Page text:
Saturday, June 26, 2010

Hello everyone, Dr Kiran’s welcome to all for the new post. The objective of the blog is to develop a dissemination of Pediatric cardiology for everyone interested. We learn few interesting facts and discuss few scenarios on practical issues.

Before we start our anecdote, let me congratulate our Fellowship students: Dr Sripadh Upadhya and Dr Vishal Changela, who finally had their exams last week! They have performed very well and are sure to pass out with flying colours. Dr Changela is a very honest and sincere worker. He has amazing patience while he teaches someone and often called “teacher material”! Dr Upadhya is likely to join the NH team. Good luck for the future of both these fellows.

Also, let me take this opportunity to welcome Dr Dhanya as our new fellowship student under RGUHS. Good luck for her stay and career.

With that, let us start with an anecdote as we have been doing in past few posts. The present anecdote was sent to me by mail by a friend. It is told in many management classes and motivation seminars. Enjoy:

An offbeat lecturer who was known for his eccentric ideas came to the class. He was supposed to take the class for the final year degree students. He carried a couple of bags with him.

He wished the class and opened his bags. The students were interested on what he would do without starting the regular class.

He got a glass jar out and kept it on the table. He started pouring glass marbles into it till the brim.

“Is this glass jar full?” he asked the class. “Yes, sir” came the reply.

“Is it?” the lecturer said. He carefully placed few more marbles on the pile till it started falling.

“Now, is it full?” he questioned again.

“Yes, sir” was the reply, more emphatic this time.

“Let us see” the lecturer said and brought out some fine pieces of stone and started putting into the glass jar. The stone pieces percolated down and settled in the spaces between the marbles.

“Now, what is your opinion?” he asked.

“The jar now seems to be full, sir” came the reply.

“Let us see”, the lecturer said. He took his bag and took out some fine sand. He poured the sand carefully over the jar. The sand occupied the spaces between the stone. The lecturer looked at the class.

The class went silent. Nobody wanted to commit.

“I know what you are thinking. The jar now is full. Is there anything I can fit in?” the lecturer pulled out a bottle of water and started pouring it into the jar, which seamlessly got accommodated!

“I have just demonstrated how the perception changes in life”, the lecturer began. “Our perceptions of ‘full’ and ‘fill’ are very relative. First time, adding one more marble would have dropped it out. But we had forgotten the spaces in between. So, ‘full’ was by the perception of marbles, not for space in the jar.”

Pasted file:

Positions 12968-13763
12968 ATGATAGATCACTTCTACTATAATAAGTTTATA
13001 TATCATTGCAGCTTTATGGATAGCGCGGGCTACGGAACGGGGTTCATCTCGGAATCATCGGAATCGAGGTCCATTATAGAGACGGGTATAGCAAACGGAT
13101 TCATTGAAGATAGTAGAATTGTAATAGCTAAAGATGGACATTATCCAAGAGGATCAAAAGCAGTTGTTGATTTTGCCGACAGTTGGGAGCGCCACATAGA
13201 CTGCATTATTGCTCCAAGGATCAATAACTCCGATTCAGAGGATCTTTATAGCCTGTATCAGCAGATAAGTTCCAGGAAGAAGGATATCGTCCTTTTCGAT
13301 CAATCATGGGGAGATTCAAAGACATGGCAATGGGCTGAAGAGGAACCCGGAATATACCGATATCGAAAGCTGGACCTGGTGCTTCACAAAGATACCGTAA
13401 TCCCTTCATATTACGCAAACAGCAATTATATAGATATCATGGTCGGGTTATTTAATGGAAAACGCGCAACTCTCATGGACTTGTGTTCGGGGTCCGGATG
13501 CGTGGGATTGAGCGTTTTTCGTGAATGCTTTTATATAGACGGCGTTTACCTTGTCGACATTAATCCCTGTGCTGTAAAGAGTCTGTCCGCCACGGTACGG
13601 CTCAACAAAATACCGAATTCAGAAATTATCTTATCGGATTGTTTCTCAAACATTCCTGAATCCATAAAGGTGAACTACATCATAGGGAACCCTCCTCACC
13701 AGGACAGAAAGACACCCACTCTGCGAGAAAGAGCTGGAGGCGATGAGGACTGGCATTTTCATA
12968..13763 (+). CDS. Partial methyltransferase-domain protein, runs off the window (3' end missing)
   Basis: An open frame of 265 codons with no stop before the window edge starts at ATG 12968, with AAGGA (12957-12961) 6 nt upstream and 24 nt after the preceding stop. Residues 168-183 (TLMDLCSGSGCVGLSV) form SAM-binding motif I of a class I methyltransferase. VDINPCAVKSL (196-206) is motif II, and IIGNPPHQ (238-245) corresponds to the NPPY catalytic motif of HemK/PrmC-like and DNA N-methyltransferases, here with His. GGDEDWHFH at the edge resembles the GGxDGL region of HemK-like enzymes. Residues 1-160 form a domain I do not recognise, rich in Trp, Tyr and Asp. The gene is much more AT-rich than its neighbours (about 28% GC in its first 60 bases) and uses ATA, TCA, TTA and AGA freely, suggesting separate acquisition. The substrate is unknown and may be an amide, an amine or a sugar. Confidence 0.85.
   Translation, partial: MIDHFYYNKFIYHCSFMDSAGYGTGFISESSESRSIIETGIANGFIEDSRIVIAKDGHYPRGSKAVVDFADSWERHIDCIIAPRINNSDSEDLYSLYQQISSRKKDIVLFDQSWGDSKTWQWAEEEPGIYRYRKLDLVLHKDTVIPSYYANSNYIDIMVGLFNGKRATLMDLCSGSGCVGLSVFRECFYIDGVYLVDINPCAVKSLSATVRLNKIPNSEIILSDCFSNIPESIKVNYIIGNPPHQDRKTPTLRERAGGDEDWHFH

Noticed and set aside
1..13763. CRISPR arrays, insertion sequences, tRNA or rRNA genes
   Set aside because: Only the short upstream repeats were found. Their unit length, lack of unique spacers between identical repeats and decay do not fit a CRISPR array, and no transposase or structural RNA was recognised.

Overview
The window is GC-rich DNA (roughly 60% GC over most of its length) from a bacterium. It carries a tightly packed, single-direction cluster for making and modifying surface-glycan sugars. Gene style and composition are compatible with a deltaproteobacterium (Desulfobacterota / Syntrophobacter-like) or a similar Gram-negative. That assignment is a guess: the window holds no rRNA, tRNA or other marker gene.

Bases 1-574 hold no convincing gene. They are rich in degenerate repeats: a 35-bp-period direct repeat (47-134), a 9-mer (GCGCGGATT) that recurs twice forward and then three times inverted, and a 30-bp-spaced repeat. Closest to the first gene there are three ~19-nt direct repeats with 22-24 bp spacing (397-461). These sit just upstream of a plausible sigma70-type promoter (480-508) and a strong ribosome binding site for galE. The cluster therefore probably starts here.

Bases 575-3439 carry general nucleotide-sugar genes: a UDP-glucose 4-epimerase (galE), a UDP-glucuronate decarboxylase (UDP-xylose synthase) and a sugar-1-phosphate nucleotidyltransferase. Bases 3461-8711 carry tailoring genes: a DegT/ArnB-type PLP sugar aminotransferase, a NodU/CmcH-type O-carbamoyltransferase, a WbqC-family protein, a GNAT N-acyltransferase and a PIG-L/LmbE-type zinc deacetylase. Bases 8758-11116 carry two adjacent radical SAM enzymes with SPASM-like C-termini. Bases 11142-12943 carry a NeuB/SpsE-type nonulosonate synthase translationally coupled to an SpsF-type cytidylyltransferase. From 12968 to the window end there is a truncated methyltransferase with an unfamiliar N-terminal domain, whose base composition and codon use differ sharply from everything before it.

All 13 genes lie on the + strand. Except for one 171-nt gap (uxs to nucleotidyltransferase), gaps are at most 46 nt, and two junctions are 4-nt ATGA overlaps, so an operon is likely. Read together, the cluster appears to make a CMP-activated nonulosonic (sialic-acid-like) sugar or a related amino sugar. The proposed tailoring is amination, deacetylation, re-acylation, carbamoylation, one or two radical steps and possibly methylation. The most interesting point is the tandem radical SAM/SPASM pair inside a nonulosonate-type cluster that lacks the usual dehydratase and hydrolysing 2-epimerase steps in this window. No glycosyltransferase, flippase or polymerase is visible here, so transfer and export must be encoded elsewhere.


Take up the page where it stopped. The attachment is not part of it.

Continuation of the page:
The class was listening.

“Our life may seem quite filling with the job we do” lecturer continued, “but there is always scope for few more things. It need not be as major as our primary profession. It can be an activity, a hobby, a service for someone or anything. If the jar in this example was your life, the marbles would be your profession. As you saw, the jar was full with marbles, but was still empty. Life would not be a fulfilling experience unless you fill it with something more than your profession.”

The silence of the class was broken by a loud applause.

The above anecdote is self explanatory. I have seen people who keep complaining about lack of time for pursuing anything other than their job. However, they would nicely discuss a recent cricket match, a new movie, some odd soap series in the television and so on. Ask them about their reading habit, the answer would be a sharp ‘where is the time?’ Not that they do not find time, but they do not recognize it. Probably, reading does not feature in their list of priorities. I know how hard my present boss works. He is in the hospital by the time we reach and keeps going on even when we leave. I find it surprising how he manages time to read a lot. He seems to have read quite lot of contemporary literature. When I was in a book festival, I called him to ask if he wanted any book. He could easily tell me 3-4 books which he liked to read. Some of them were part of a series of which he had the initial volumes and had read them already. It is really commendable and not many actually know of this quality of his. It may be prudent to take a cue from this anecdote and try something new, which would be a fulfilling experience in life.